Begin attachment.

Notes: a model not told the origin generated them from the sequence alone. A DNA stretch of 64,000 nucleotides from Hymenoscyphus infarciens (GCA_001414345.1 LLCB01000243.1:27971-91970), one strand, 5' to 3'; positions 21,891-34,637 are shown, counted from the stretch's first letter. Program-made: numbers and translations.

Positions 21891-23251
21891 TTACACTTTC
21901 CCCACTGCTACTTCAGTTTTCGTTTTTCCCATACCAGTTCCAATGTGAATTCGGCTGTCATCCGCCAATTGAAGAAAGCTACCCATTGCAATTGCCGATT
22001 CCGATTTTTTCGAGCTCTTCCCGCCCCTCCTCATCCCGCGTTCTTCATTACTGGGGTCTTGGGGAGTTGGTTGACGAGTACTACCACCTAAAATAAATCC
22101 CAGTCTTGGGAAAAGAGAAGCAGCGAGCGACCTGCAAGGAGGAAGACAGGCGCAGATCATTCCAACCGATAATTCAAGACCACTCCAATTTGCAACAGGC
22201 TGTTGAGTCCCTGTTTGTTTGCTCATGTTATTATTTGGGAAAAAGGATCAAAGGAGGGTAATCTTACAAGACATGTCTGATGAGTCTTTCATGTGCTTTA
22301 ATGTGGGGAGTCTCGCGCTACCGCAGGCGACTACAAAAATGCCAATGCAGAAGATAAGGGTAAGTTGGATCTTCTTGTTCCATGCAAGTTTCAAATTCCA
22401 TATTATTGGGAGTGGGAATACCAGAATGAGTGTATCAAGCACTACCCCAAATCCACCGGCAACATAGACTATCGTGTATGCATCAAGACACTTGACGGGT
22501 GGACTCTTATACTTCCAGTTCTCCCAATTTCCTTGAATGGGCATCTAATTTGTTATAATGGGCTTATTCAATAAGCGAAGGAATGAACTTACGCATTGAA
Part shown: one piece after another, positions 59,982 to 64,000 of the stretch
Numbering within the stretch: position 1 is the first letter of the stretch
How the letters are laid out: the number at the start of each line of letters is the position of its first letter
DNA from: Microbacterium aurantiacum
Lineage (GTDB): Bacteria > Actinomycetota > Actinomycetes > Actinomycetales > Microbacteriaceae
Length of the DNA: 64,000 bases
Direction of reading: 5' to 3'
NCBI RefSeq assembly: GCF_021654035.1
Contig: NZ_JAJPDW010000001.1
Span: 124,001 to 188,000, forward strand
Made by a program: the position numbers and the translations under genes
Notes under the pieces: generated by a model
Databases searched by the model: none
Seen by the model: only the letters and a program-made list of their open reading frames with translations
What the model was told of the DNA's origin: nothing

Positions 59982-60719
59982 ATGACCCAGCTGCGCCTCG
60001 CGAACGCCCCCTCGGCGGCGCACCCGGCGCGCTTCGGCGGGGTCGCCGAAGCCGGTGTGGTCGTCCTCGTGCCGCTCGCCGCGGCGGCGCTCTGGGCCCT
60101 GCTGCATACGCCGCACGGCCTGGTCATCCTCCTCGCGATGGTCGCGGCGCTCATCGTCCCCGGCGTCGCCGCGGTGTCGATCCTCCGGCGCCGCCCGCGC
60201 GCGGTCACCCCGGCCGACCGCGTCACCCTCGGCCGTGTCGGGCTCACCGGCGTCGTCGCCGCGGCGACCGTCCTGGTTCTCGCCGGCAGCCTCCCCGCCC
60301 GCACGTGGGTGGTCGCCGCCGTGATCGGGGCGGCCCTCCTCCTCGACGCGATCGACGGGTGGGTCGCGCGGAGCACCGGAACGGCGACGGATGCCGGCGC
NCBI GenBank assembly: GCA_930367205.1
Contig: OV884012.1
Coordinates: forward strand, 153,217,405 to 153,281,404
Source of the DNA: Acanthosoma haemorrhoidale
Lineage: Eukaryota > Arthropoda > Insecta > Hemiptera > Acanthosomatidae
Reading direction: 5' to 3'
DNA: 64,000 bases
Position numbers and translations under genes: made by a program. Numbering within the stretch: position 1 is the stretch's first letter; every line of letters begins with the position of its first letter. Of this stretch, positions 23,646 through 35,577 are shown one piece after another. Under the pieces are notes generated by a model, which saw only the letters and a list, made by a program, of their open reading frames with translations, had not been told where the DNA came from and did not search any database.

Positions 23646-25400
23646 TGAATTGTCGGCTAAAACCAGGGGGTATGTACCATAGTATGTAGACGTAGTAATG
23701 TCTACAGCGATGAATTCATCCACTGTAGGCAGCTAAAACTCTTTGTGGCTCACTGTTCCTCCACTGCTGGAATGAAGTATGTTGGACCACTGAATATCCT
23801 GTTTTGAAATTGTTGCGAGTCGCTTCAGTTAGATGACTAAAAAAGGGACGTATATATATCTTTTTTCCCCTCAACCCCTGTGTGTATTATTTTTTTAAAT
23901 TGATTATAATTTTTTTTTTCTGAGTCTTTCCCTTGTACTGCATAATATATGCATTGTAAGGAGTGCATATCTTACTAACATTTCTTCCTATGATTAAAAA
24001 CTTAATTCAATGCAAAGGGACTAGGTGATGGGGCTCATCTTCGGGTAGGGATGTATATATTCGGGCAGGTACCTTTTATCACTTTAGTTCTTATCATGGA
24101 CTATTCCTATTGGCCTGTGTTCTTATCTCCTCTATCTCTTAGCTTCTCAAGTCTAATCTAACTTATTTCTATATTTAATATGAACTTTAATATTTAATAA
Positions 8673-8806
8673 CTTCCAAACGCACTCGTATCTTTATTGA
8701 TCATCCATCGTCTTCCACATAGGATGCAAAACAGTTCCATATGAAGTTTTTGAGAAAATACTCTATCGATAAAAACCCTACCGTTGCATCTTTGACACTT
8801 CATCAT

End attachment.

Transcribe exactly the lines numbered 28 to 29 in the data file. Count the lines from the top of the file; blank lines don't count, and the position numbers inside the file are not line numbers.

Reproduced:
60001 CGAACGCCCCCTCGGCGGCGCACCCGGCGCGCTTCGGCGGGGTCGCCGAAGCCGGTGTGGTCGTCCTCGTGCCGCTCGCCGCGGCGGCGCTCTGGGCCCT
60101 GCTGCATACGCCGCACGGCCTGGTCATCCTCCTCGCGATGGTCGCGGCGCTCATCGTCCCCGGCGTCGCCGCGGTGTCGATCCTCCGGCGCCGCCCGCGC